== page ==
How to Pitch a Camping Tent

How to Pitch a Camping TentMost camping tents are relatively straight forward to pitch. Even large, expedition-style tents still work the same way as the smallest tents: Insert tent poles through specially made sleeves in the tent and, presto, the tent is up. Remember to check to make sure all parts of the tent are present in the tent's storage sleeve before you leave on your camping trip; otherwise, you might find yourself using your expensive tent as a survival tarp.

Instructions

Difficulty: Moderately Easy

How to:

Things You’ll Need:
  • Tent
  • Rain fly
  • Footprint
  • Tent poles
  • Tent stakes
  • Lightweight cordage
 
Step 1
Locate a suitable place to pitch your tent: It should be flat, or as close to flat as you can get, and clear of sharp objects that might poke you or through your tent, such as sticks, rocks and gravel. Sometimes clearing a few scattered sticks or rocks away will render a site suitable, but it's usually better to look for an already open sandy or grassy place.
Step 2
Remove the tent, rain fly and footprint (if present), tent poles, stakes and cordage from the tent's fabric sleeve. Place something heavy--like your pack or a filled water bottle--on the sleeve, tent and rain fly until you need them; this keeps them from blowing away in a sudden gust of wind.
Step 3
Spread the tent's footprint out. If there's not enough room to spread out the footprint, there definitely won't be enough room to spread out your tent.
Step 4
Place the tent on the footprint, floor down and lined up so the tent floor fits the shape of the footprint. Spread the tent out as flat as possible, and locate the thin sleeves through which you'll slip the tent poles.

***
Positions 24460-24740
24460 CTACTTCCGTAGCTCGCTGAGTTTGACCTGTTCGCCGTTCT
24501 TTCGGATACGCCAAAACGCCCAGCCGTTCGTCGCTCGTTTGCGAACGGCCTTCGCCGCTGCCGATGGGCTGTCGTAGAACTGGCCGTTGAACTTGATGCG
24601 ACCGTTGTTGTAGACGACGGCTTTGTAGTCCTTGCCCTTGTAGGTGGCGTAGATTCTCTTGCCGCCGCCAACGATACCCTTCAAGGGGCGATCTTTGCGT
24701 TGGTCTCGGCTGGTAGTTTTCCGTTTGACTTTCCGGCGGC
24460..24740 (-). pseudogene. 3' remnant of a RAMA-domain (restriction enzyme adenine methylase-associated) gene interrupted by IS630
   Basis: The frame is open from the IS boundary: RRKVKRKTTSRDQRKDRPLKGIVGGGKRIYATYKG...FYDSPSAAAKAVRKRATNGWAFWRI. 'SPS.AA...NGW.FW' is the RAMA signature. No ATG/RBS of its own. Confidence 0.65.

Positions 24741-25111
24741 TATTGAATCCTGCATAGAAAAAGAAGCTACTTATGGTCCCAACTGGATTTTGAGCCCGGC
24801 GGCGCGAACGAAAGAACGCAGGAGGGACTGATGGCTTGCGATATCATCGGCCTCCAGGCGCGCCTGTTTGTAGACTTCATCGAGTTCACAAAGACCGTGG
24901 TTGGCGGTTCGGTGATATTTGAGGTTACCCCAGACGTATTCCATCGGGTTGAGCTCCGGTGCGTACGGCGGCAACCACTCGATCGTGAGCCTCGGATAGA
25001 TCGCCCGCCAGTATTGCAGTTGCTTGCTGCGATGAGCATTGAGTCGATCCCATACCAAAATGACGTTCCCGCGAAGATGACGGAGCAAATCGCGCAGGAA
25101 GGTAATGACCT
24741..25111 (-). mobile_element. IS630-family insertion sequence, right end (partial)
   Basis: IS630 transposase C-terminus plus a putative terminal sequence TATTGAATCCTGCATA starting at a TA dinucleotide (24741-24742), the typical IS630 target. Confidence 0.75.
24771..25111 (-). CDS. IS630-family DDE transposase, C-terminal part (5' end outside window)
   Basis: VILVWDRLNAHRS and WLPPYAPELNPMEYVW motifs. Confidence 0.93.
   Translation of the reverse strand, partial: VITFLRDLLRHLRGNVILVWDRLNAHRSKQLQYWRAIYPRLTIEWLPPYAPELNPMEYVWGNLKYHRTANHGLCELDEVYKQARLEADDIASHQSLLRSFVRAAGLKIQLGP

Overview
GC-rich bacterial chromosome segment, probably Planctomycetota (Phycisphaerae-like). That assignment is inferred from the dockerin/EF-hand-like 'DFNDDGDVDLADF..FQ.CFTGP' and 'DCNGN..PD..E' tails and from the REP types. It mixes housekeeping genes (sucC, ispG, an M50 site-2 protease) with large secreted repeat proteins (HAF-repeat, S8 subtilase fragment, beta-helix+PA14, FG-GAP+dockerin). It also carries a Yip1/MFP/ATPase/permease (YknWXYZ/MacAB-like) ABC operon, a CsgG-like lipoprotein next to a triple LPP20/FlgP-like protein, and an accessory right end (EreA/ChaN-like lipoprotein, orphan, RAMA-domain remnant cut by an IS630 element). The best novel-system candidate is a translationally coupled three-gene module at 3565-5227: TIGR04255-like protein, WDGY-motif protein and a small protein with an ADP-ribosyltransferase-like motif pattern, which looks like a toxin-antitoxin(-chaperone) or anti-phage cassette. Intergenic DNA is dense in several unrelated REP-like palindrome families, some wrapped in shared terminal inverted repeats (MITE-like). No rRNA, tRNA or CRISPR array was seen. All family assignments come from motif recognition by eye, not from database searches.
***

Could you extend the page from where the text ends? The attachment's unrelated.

Step 5
Assemble the shock-corded tent poles by lining adjacent sections up and allowing them to snap together. Slide each pole through the appropriate sleeve, matching short poles to short sleeves and long poles to long sleeves.
Step 6
Anchor the poles to the corners of the tent. Usually, there's an integral piece of the tent--either a pin that slips into the open bottom of the pole or a grommet that accepts the end of the pole--meant to serve this purpose. Once all poles are anchored in the corners of the tent, your tent should be fully upright and self-supporting, unless it's a small tent that requires staking.
Step 7
Press or pound stakes through the holes provided in tabs at each corner, and along the sides, of the tent. On some small one- or two-person tents, this is necessary just to erect the tent. But it's always a good idea to stake down larger, freestanding tents, too, to keep them from being disturbed by wind.
Step 8
Spread the rain fly over the tent, lining up the fly's zippered opening with the tent's main door. Most flies will secure to the tent itself via buckles placed near the end of each tent pole. Next, pull on the straps attached to each buckle in order to tighten the fly down; aim for consistent tension across the entire fly. Any loose areas will sag and collect water, allowing seep-through, in case of rain.
Step 9
Add stakes, as necessary, to hold the opening of the rain fly away from the tent door. This will create a gear vestibule on most tents.
 

Tips & Warnings

 
Some campers like to use a small tarp, either cut or folded to the shape and size of your tent floor, as a footprint. Guy the tent down--that is, use the cordage that came with the tent to tie it to heavy, stationary objects--only in case of high winds. Otherwise, you're just making extra work for yourself.
 
Some campers like to use a small tarp, either cut or folded to the shape and size of your tent floor, as a footprint.
 
Guy the tent down--that is, use the cordage that came with the tent to tie it to heavy, stationary objects--only in case of high winds. Otherwise, you're just making extra work for yourself.

Article Written By Marie Mulrooney

Marie Mulrooney has written professionally since 2001. Her diverse background includes numerous outdoor pursuits, personal training and linguistics. She studied mathematics and contributes regularly to various online publications. Mulrooney's print publication credits include national magazines, poetry awards and long-lived columns about local outdoor adventures.

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